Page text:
The fact that the UAEM Cultural Center is in Tlalpan might give observant visitors a clue to just how old it is. Way back when the town was still known as San Agustín de las Cuevas, in 1828, the Governor of Estado de Mexico, Lorenzo de Zavala founded a literary institute here in his state capital. It was called the Casa de las Piedras Milleras. Just two years later, the state capital was moved to Toluca where it’s been ever since. But the Casa stayed right here. San Agustín de las Cuevas was renamed Tlalpan at about the same time, but wouldn’t become part of the Federal District until 1855.
Technically, the Casa wasn’t always in this building. The building was occupied by the EdoMex state government. In 1986, the house was returned to the Autonomous University of Mexico State and opened as a cultural center soon after. It operates as an extension of a space of extension and diffusion for the academic-cultural manifestations carried out by the university community and the promotion of creators from the state, the country and abroad.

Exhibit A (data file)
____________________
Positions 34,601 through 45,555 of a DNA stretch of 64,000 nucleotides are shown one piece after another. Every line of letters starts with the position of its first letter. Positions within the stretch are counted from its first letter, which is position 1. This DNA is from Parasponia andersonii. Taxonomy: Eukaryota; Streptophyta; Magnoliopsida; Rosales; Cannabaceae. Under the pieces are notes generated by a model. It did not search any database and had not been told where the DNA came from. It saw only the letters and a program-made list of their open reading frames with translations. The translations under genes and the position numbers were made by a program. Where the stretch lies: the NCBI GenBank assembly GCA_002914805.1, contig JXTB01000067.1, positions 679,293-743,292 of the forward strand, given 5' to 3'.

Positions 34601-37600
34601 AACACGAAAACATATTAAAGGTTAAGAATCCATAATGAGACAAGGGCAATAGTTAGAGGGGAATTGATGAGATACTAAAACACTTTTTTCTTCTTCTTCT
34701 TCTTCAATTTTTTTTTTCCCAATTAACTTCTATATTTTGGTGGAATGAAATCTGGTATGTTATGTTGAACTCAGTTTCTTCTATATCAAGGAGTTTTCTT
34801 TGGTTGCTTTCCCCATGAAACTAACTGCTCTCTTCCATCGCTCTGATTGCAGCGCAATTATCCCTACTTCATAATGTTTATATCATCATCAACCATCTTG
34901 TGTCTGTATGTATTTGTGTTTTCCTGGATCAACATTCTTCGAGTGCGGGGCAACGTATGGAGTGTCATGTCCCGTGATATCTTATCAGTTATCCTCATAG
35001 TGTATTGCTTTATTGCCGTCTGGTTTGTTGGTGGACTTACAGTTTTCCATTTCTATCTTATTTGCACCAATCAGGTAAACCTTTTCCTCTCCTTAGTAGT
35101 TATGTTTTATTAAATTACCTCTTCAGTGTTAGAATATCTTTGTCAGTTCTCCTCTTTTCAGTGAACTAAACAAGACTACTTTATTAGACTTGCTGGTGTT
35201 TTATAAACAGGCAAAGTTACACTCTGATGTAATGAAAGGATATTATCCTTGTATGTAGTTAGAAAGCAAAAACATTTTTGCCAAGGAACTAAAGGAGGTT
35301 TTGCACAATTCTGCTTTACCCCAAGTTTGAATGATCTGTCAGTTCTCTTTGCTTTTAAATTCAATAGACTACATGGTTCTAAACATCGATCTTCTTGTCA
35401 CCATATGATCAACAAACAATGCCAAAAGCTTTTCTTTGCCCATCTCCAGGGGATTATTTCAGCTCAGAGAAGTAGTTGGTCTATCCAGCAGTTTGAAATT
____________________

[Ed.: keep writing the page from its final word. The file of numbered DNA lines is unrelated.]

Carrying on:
Today the Center has its work cut out for it, and seems to be doing a great job. It was only that 1855 expansion of the capital, you’ll recall, that stopped EdoMex entirely surrounding Mexico City. But the Casa de la Cultura de la UAEM en Tlalpan presents film and video, lectures, exhibitions and a regular slate of intellectually stimulating events. In fact, Tlalpan itself may share something of the feeling of not being quite the center of the city. For all that history, the UAEM Cultural Center is still very much a welcome member in the old center of San Agustín de las Cuevas.